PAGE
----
0 REM 1 REM PAC-MAZE 1.00 2 REM BY ALLEN C. HUFFMAN 3 REM WWW.SUBETHASOFTWARE.COM 4 REM 6 REM 7 REM 8 REM 9 'CLEAR200,&H3F00 10 DIM MZ$(30) 15 REM 16 REM READ MAZE IN TO ARRAY 17 REM 20 FOR A=0 TO 30:READ MZ$(A):NEXT 21 'GOSUB2000:DEFUSR0=&H3F00 25 REM 26 REM UP+DOWN+LEFT+RGHT CHARS 27 REM 30 KB$=CHR$(94)+CHR$(10)+CHR$(8)+CHR$(9) 35 REM 36 REM PLAYER/WALL/BG CHARS 37 REM 40 PC=159 'PAC-MAN CHAR 41 WC=ASC("X") 'WALL CHAR 42 BG=96 'BACKGRND CHAR 50 REM 51 REM INITIALIZATION 52 REM 60 ST=7 'SCRN START LINE 61 PM=1360 'PAC-MAN START LOC 62 DR=0 'CURRENT DIRECTION 63 DN=0 'NEXT DIRECTION 80 REM 81 REM DRAW INITIAL MAZE 82 REM 90 CLS:FOR A=0 TO 15:PRINT @A*32+2,MZ$(A+ST);:NEXT 100 REM 101 REM MAIN LOOP 102 REM 110 POKE PM,PC 120 A$=INKEY$:IF A$="" THEN 140 130 KB=INSTR(KB$,A$):IF KB=0 THEN 140 ELSE DN=KB 135 REM TRY NEXT DIRECTION 140 ON DN GOSUB 500,600,700,800 145 REM THEN TRY CURRENT DIR 150 IF DR<>DN THEN ON DR GOSUB 500,600,700,800 160 GOTO 100 500 REM 501 REM UP 502 REM 510 IF PEEK(PM-32)<>BG THEN RETURN 520 POKE PM,BG:DR=1 530 IF PM<1183 AND ST>0 THEN ST=ST-1:GOSUB 950 ELSE PM=PM-32 540 RETURN 600 REM 601 REM DOWN 602 REM 610 IF PEEK(PM+32)<>BG THEN RETURN 620 POKE PM,BG:DR=2 630 IF PM>1376 AND ST<15 THEN ST=ST+1:GOSUB 900 ELSE PM=PM+32 640 RETURN 700 REM 701 REM LEFT 702 REM 710 IF PEEK(PM-1)<>BG THEN RETURN 720 POKE PM,BG:DR=3 730 PM=PM-1:RETURN 800 REM 801 REM RIGHT 802 REM 810 IF PEEK(PM+1)<>BG THEN RETURN 820 POKE PM,BG:DR=4 830 PM=PM+1:RETURN 900 REM 901 REM SCROLL SCREEN UP 902 REM 910 FOR A=0 TO 15:PRINT @A*32+2,MZ$(A+ST);:NEXT 915 'Z=USR0(1):PRINT@482,MZ$(ST+15); 920 RETURN 950 REM 951 REM SCROLL SCREEN DOWN 952 REM 960 FOR A=0 TO 15:PRINT @A*32+2,MZ$(A+ST);:NEXT 965 'Z=USR0(2):PRINT@2,MZ$(ST); 970 RETURN 999 GOTO 999 1000 DATA "XXXXXXXXXXXXXXXXXXXXXXXXXXXX" 1001 DATA "X XX X" 1002 DATA "X XXXX XXXXX XX XXXXX XXXX X" 1003 DATA "X X X X X XX X X X X X" 1004 DATA "X XXXX XXXXX XX XXXXX XXXX X" 1005 DATA "X X" 1006 DATA "X XXXX XX XXXXXXXX XX XXXX X" 1007 DATA "X XXXX XX XXXXXXXX XX XXXX X" 1008 DATA "X XX XX XX X" 1009 DATA "XXXXXX XXXXX XX XXXXX XXXXXX" 1010 DATA " X XXXXX XX XXXXX X " 1011 DATA " X XX XX X " 1012 DATA " X XX XXX--XXX XX X " 1013 DATA "XXXXXX XX X X XX XXXXXX" 1014 DATA "< X X >" 1015 DATA "XXXXXX XX X X XX XXXXXX" 1016 DATA " X XX XXXXXXXX XX X " 1017 DATA " X XX XX X " 1018 DATA " X XX XXXXXXXX XX X " 1019 DATA "XXXXXX XX XXXXXXXX XX XXXXXX" 1020 DATA "X XX X" 1021 DATA "X XXXX XXXXX XX XXXXX XXXX X" 1022 DATA "X XXXX XXXXX XX XXXXX XXXX X" 1023 DATA "X XX XX X" 1024 DATA "XXX XX XX XXXXXXXX XX XX XXX" 1025 DATA "XXX XX XX XXXXXXXX XX XX XXX" 1026 DATA "X XX XX XX X" 1027 DATA "X XXXXXXXXXX XX XXXXXXXXXX X" 1028 DATA "X XXXXXXXXXX XX XXXXXXXXXX X" 1029 DATA "X X" 1030 DATA "XXXXXXXXXXXXXXXXXXXXXXXXXXXX" 1100 REM 1101 REM MAZE ARRAY TO GRAPHICS 1102 REM 1110 FOR R=0 TO 30 1120 DIM P,PL,PS,C:P=VARPTR(MZ$(R)) 1130 PL=PEEK(P):PS=PEEK(P+2)*256+PEEK(P+3) 1140 FOR C=PS TO PS+PL-1 1150 PRINT CHR$(PEEK(C)); 1155 IF PEEK(C)=ASC("X") THEN POKEC,175 1160 NEXT:PRINT 1170 NEXT 2000 REM 2001 REM LOAD ASSEMBLY ROUTINE 2002 2010 READ A,B 2020 IF A=-1 THEN 2070 2030 FOR C = A TO B 2040 READ D:POKE C,D 2050 NEXT C 2060 GOTO 2010 2070 RETURN 'END 2080 DATA 16128,16217,189,179,237,90,39,14,90,39,28,90,39,42,90,39,55,204,255,255,32,67,142,4,32,166,132,167,136,224,48,1,140,5,255,47,244,32,47,142,5,223,166,132,167,136,32,48,31,140,4,0,44,244,32,30,142,4,1,166,132,167,31,48,1,140,5,255,47,245,32,14 2090 DATA 142,5,254,166,132,167,1,48,31,140,4,0,44,245,204,0,0,126,180,244,-1,-1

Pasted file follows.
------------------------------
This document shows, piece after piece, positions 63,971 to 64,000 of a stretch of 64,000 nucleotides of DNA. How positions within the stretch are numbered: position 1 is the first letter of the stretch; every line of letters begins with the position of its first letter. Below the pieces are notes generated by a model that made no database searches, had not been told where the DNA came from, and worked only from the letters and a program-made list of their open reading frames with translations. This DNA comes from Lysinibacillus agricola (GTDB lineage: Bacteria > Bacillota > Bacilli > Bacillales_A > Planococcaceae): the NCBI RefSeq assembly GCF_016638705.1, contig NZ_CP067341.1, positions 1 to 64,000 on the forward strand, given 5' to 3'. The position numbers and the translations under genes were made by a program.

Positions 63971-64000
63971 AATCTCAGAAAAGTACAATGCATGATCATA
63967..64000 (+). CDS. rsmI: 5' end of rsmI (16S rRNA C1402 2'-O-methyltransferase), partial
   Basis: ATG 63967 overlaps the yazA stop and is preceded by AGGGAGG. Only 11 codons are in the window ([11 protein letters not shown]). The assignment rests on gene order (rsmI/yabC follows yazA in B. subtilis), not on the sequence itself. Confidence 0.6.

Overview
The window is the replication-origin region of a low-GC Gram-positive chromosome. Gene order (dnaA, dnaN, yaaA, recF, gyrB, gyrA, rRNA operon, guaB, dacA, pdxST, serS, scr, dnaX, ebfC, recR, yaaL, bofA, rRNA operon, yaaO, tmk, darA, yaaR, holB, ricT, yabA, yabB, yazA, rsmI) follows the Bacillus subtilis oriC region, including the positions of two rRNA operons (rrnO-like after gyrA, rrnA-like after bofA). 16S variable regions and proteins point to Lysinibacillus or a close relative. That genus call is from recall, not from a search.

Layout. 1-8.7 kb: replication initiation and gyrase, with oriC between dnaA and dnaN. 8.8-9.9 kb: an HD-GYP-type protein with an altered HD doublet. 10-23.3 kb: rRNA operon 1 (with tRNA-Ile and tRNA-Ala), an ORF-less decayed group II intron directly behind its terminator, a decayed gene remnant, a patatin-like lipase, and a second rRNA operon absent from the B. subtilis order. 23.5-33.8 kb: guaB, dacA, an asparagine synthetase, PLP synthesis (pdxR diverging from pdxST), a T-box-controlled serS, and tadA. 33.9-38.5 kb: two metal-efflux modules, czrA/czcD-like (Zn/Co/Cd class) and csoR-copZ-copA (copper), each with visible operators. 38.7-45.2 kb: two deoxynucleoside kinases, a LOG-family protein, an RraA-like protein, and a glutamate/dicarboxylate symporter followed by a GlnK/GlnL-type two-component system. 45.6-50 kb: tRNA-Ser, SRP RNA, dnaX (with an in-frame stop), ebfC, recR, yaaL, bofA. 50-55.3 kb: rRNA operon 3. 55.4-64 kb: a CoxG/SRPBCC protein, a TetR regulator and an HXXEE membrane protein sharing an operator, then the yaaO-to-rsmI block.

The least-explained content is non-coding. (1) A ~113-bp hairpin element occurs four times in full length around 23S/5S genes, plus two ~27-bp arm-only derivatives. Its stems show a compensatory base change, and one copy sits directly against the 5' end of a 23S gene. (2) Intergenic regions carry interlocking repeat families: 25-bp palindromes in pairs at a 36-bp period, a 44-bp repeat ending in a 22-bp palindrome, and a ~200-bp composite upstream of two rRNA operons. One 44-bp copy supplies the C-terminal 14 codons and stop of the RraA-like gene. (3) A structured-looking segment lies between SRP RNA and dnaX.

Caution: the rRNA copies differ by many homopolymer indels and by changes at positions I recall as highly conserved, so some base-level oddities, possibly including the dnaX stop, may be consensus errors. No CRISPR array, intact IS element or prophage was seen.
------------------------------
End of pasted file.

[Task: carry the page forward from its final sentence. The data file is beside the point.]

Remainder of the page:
As listed, this will do the game entirely in BASIC. Using the arrow keys, you can move around the yellow PAC-BLOCK and explore the maze. When you get near the top or bottom of the maze, the screen will sluggishly scroll so you can access the rest of the maze.